We’ve received three comprehensive and attractive books in the last few months, Textiles: The Whole Story, Uses, Meaning, SignificanceTapestry: A Woven Narrativeand Yasuhisa Kohyama: The Art of Ceramics, and we have enjoyed them all. (We know they are attractive and comprehensive, because they include artists whose work we represent and, in some cases, photographs by Tom.) 

Beverly Gordon, author of Textiles: The Whole Story, Uses, Meaning, Significance from Thames & Hudson, has an ambitious aim. “My intention” she writes, “is to shine new light on the light on the taken-for-granted but fascinating subject of the roles and meanings that textiles hold in cultures throughout the world. I hope to make it undeniably evident that to be human is to be involved with cloth.” To do that, she takes readers on a dizzying trip across centuries and continents and beyond, from the linen strips that cover a mummy in Egypt circa 150-175 CE. to the fluropolymers protecting an astronaut as he walks in space in this century, with stops at Betsy Ross in colonial America, Mohandas Gandhi in colonial India, women glass spinners in Murano, Italy in 1905 and the Renaissance, where women worked on textiles in groups, along the way. In sections covering textiles and human consciousness, human survival, social meaning, money, status and control, meaning and beauty and the spiritual significance of cloth, Gordon provides insights and information for anyone with an interest in textiles and all they entail.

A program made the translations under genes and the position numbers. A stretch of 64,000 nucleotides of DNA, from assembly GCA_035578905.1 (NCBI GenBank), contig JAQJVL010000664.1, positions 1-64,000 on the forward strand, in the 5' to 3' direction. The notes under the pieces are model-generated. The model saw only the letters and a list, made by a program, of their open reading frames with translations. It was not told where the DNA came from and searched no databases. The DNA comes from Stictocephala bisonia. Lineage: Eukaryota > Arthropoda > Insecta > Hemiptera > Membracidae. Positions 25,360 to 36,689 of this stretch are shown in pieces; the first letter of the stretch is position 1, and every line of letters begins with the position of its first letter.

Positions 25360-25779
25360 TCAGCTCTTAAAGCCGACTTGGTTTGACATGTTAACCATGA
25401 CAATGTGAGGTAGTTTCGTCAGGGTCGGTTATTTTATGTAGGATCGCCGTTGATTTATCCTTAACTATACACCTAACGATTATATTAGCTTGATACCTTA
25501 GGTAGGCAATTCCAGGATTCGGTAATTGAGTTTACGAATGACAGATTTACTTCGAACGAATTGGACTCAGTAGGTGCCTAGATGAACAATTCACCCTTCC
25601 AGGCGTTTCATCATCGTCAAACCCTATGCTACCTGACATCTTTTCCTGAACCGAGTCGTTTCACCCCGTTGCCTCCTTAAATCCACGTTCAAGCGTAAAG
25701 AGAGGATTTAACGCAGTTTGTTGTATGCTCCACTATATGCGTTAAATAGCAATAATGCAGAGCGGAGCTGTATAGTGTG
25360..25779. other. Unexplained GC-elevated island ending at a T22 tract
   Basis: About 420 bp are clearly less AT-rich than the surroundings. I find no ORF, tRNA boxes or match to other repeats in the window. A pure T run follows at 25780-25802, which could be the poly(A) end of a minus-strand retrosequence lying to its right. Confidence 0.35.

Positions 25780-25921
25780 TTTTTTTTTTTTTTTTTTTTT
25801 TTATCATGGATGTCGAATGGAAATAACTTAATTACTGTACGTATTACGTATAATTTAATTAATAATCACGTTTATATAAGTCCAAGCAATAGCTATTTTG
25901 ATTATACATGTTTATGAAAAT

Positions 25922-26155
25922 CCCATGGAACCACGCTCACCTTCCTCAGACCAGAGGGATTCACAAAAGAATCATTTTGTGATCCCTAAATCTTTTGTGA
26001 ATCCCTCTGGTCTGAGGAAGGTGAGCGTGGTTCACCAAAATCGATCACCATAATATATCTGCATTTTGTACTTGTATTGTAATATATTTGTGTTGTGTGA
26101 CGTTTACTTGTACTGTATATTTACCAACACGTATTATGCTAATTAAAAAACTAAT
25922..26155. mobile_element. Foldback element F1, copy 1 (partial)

Tapestry: A Woven Narrative also takes the long view, providing a general introduction to the state of artisan tapestry weaving in the 21st century by way of contextual essays outlining developments from the Middle Ages to the modern age. In addition to the essays,  the book also includes illustrated profiles of contemporary weavers, including Jo Barker, Sara Brennan and Sue Lawty — along with studio profiles of Dovecot and others. Tapestry: A Woven Narrative is available from browngrotta arts.

Also available from browngrotta arts is Yasuhisa Kohyama: The Art of Ceramics, which contains lush photos of dozens of Kohyama’s works as well as a foreword by Jack Lenor Larsen and essays by Susan Jefferies and others. What is important about Kohyama’s work, writes Jeffries, “is his embrace of contemporary life, and his bold and poetic use of line, mass  and form; he is fully aware of the sculptural possibilities available to him. A love of nature and a life-long interest in sculpture and architecture have also inspired his work.”